The 'Taste of' Series

An image of the town of Aberystwyth with the words 'A Taste Of' a subject showcase webinar series written over it.

We are running a superb showcase of subject disciplines at Aberystwyth University. 

These lively interactive events will engage students in discussion of contemporary issues, designed to enrich their current studies whilst bringing to life the wealth of academic possibilities available at university.

Previous Episodes

A Taste Of Business: The Weird World of VAT

In The Weird World Of Value Added Tax (VAT), Dr Sarah Lindop, Senior Lecturer from Aberystwyth Business School, explores this key company reporting requirement in relation to the setting of financial objectives, analysing financial performance, and financial decision making.

The webinar focuses on:

  • How VAT works and how is it collected?
  • The difference between input VAT and output VAT
  • The different rates of VAT
  • The different items that fall under the different rates and the implications of this- the weird and the bizarre!


A Taste of Astrophysics: Space Exploration

In Space Exploration – A Taste of Astrophysics, physicists from Aberystwyth University discuss how we are working on current and future space exploration missions. 

Physicists are central to our understanding of the universe and our place in it; from our local environment here on Earth to our Solar System and the understanding of our source of life – our star the Sun – all the way out to far reaching explorations of further systems.

In this session, we discuss some of the research physicists at Aberystwyth University are involved in and the skills they need to undertake this exciting research.

A Taste of Criminal Psychology: Understanding Terrorism

In Understanding Terrorism – A Taste of Criminal Psychology, Jen Phipps from the Department of Law & Criminology offers students the opportunity to see how psychology can help us to explain and understand a certain type of crime, so that we might better police and prevent it.

The session provides an overview of how terrorist organisations manipulate ‘fear’ for their own agenda.

Students are given an insight in to the power of psychology and how it empowers and facilitates extremist and terrorist ideals, for their own agenda.

A Taste of Geography: Antarctic Ice Shelves in a Warming World

In Antarctic Ice Shelves in a Warming World, Dr Tom Holt from the Department of Geography & Earth Sciences introduces Antarctica’s ice shelves, their significance and importance, and how they have responded to a warming world. At the end of the session students should be able to:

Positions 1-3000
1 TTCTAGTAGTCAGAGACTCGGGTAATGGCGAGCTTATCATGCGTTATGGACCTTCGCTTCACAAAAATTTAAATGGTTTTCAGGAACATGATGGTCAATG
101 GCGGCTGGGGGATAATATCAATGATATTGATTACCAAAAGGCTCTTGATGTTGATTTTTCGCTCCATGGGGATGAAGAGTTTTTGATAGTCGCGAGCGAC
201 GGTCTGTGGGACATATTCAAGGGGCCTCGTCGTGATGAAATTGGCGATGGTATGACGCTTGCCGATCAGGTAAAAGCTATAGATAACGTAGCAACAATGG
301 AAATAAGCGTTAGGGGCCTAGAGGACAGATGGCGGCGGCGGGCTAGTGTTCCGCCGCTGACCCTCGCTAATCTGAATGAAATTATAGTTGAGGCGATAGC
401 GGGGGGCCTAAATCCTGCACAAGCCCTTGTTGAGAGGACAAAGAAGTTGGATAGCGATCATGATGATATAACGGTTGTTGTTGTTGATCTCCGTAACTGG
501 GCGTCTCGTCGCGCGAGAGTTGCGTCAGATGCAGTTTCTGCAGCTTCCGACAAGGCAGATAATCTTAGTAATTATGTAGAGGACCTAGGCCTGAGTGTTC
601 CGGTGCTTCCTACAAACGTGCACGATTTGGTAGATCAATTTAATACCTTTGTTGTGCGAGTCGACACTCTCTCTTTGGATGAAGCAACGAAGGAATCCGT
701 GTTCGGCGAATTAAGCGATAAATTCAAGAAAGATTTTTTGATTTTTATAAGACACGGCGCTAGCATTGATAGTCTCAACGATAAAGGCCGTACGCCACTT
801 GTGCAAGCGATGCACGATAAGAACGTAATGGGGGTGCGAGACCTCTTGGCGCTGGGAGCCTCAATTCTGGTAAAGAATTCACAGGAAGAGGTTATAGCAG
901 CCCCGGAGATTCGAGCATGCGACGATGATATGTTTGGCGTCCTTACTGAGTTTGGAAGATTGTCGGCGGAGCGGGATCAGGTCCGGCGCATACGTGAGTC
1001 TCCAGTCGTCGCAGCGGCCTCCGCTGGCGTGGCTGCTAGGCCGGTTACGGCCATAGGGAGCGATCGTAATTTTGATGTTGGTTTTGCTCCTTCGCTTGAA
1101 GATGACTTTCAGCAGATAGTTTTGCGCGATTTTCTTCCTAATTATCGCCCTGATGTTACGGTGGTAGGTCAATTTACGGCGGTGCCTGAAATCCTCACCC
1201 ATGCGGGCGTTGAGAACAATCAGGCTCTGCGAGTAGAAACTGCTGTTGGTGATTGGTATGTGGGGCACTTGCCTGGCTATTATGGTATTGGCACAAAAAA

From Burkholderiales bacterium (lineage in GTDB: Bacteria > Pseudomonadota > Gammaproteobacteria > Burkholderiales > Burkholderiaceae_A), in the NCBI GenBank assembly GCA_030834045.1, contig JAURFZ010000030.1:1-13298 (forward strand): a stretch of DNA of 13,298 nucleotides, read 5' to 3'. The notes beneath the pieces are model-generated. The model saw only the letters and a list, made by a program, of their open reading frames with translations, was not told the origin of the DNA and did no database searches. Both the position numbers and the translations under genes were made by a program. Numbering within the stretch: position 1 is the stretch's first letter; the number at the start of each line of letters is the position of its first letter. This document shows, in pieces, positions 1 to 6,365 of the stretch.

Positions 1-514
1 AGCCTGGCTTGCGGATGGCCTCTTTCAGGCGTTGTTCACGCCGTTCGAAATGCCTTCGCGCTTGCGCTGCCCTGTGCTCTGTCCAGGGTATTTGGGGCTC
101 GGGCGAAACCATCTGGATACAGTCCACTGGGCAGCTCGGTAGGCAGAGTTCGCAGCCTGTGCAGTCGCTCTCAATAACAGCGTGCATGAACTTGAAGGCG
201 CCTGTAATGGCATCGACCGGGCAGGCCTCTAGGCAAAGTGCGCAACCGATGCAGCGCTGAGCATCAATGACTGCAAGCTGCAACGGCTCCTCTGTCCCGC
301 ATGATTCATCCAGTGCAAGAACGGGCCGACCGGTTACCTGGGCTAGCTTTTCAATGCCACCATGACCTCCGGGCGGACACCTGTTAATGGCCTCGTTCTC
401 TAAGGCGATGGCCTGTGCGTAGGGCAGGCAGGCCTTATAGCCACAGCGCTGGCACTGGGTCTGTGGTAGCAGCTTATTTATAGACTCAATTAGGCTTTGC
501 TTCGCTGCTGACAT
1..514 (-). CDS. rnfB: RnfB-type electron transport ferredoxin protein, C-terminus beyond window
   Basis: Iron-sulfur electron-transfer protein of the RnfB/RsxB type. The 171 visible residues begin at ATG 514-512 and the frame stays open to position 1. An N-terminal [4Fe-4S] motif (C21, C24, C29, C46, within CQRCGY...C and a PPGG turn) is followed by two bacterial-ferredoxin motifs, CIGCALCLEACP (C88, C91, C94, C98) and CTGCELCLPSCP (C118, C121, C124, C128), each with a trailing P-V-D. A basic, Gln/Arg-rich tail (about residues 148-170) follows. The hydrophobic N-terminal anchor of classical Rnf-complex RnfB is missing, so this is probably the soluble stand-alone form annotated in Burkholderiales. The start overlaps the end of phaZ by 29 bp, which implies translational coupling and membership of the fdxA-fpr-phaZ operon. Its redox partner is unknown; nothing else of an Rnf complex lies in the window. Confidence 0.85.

1. Define the key characteristics of Antarctica’s ice shelves and name/locate several ice shelves (examined through case studies)
  2. Demonstrate understanding of the importance of ice shelf systems and their wider significance
  3. Discuss the glaciological response of ice shelves in a warming world
  4. Explain how projected environmental change will impact on ice-shelf systems

Various interactive elements will be integrated into the session to engage the students.

A Taste of Mathematics & Statistics: Modelling & Testing the Spread of Disease in a Population

In The Spread of Disease in a Population: Modelling & Testing, Professor Simon Cox and Dr Kim Kenobi from the Department of Mathematics split the session into two parts: (I) developing a mathematical model and using graphs to analyse the solutions, (II) statistical interpretation – understanding conditional probabilities in a disease testing context.

Students see how differential equations can be used to model a real world scenario, in this case the spread of a disease within a population, and how features of the solution can be determined graphically without having to solve the equation directly.

In the second part students are given an opportunity to think critically about how to interpret the results of a biological test (for example the COVID-19 antibody test). Does a positive result always mean you have the disease?  Are you definitely clear of the disease if you get a negative result?

A Taste of Biochemistry: Parasites and Protein

In Parasites & Proteins, Dr Russ Morphew, Senior Lecturer in the Institute of Biological, Environmental & Rural Sciences (IBERS), offers the opportunity for students to see how biochemistry can help us to understand and improve our control of infectious parasites of humans and animals.

The session, links well to level 3 biological molecules and genetics providing an overview of parasites and in particular parasitic worms (helminths). Russ explores how looking at proteins will help us develop new control strategies such as improved diagnostics, new drugs and novel vaccines.